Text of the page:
FTR Trucking Conditions Index down in February from January

By Jeff Berman, Group News Editor
April 04, 2012 - LM Editorial

Freight transportation consultancy FTR Associates reported this week that conditions impacting the trucking market in its Trucking Conditions Index (TCI) were down slightly in February from January. 

The TCI, which reflects tightening conditions for hauling capacity and is comprised of various metrics, including capacity, fuel, bankruptcies, cost of capital, and freight, was 5.9 in February, down from January’s 6.1 and December’s 7.0. January marked the end of a three-month growth streak for the TCI.

According to FTR, a TCI reading above zero represents an adequate trucking environment, with readings above ten indicating that volumes, prices, and margin are in a good range for carriers.

“February is normally the softest month of the year in terms of trucking demand.  Reasonably favorable conditions for truckers during the winter slack season bode well for later in the year, as demand increases seasonally to more normal levels,” said Larry Gross, FTR senior consultant, in a statement. “We expect pricing power to remain squarely on the side of the carrier in 2012.”

FTR officials said that the coming months are expected to show sequential strength through the remainder of 2012, with trucking freight volumes expected to grow at rates of 4 percent or better, which in turn will put pressure on available capacity while maintaining pricing power.

As LM has reported, there are multiple factors at play which are positive for carriers, including high fuel prices fairly tight capacity, a limited driver pool, and regulations like CSA and HOS (set to kick in next year) working in tandem to create an environment in which many shippers are chasing the same carriers for freight.

In a previous interview, Gross said that even with mild economic growth, overall conditions are likely to be tempered for shippers, adding that if the recent spate of good economic news translates into more robust economic growth, capacity would tighten significantly and greater upward pressure on freight rates will come as a result.

The firm also said that the rebounding U.S. economy is expected to produce at least a 3.9 percent gain in truck freight that would top overall GDP performance.



About the Author

Jeff Berman headshot
Jeff Berman
Group News Editor

Jeff Berman is Group News Editor for Logistics Management, Modern Materials Handling, and Supply Chain Management Review. Jeff works and lives in Cape Elizabeth, Maine, where he covers all aspects of the supply chain, logistics, freight transportation, and materials handling sectors on a daily basis. .(JavaScript must be enabled to view this email address).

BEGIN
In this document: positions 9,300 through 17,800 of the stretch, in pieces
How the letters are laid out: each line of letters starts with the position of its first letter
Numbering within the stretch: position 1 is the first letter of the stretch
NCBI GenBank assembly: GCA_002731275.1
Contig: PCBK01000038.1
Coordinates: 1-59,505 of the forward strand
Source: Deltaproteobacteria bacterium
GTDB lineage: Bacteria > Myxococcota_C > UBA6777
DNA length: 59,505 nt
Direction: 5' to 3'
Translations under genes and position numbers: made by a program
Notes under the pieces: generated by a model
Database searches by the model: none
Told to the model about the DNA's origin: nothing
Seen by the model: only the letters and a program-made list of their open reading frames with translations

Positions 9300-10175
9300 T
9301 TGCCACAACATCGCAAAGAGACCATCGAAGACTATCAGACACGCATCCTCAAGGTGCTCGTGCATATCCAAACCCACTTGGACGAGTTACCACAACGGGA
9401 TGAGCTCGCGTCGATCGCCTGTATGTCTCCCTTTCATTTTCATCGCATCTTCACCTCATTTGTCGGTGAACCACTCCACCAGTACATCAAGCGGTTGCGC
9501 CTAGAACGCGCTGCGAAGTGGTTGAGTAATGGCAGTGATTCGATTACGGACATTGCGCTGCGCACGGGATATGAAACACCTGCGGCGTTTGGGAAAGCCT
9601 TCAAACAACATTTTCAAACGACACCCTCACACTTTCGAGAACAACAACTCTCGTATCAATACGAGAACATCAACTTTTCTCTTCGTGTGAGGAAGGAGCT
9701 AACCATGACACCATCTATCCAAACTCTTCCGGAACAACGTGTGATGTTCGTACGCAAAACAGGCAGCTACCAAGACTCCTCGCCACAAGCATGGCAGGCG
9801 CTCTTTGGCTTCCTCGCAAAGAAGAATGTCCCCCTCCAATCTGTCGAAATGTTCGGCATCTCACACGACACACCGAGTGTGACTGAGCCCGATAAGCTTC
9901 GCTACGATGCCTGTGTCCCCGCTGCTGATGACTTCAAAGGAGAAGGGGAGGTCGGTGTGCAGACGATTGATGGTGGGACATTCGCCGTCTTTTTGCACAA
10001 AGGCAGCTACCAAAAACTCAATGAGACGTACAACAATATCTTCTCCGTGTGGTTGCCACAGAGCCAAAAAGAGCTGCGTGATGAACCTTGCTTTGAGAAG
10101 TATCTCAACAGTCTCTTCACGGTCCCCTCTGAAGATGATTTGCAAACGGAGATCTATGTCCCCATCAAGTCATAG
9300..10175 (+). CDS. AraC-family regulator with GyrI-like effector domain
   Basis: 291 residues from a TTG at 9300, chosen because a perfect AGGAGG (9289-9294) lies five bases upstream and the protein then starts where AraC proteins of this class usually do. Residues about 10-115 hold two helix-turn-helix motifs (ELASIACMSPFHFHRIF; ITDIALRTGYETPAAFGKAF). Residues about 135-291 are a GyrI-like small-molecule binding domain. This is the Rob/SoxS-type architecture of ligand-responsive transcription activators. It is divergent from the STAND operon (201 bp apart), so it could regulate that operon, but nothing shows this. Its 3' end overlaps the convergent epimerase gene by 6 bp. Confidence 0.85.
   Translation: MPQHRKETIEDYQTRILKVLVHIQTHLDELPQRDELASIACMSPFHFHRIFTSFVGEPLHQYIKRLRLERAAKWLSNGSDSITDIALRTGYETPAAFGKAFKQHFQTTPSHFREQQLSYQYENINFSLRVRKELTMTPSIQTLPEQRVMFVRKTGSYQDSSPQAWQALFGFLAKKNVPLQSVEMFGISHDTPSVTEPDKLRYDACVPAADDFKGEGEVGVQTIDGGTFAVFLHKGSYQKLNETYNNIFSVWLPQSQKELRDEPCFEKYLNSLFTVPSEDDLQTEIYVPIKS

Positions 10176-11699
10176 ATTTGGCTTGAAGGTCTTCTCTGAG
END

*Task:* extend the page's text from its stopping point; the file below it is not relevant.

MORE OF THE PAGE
Subscribe to Logistics Management magazine

Subscribe today. It's FREE!
Get timely insider information that you can use to better manage your
entire logistics operation.
Start your FREE subscription today!

Recent Entries

Carload volumes were up 2.8 percent at 304,276, and intermodal volume for the week ending August 16 was up 5.4 percent at 270,316 containers and trailers.

Even though this data can be viewed as “old” in the sense that there is not a whole lot new to report about the port labor talks, it does a good job of looking into the mindset of shippers as talks continue.

Company officials said this service will be provided without any type of additional cost for customer shipments traveling from Ohio, Michigan, and Indiana, with expedited services available to customers outside of this area.

FTR says both spot rates and contract rates are heading up in a full capacity environment and with the fall shipping season rapidly approaching, it explained conditions for shippers could further deteriorate.

Read how others are using Business Process Management to achieve ERP success with Microsoft Dynamics AX. Download the free white paper now.

About the Author

Jeff Berman, News Editor
Jeff Berman is Group News Editor for Logistics Management, Modern Materials Handling, and Supply Chain Management Review. Jeff works and lives in Cape Elizabeth, Maine, where he covers all aspects of the supply chain, logistics, freight transportation, and materials handling sectors on a daily basis. Contact Jeff Berman.

Comments

Post a comment
Commenting is not available in this channel entry.


© Copyright 2013 Peerless Media LLC, a division of EH Publishing, Inc • 111 Speen Street, Ste 200, Framingham, MA 01701 USA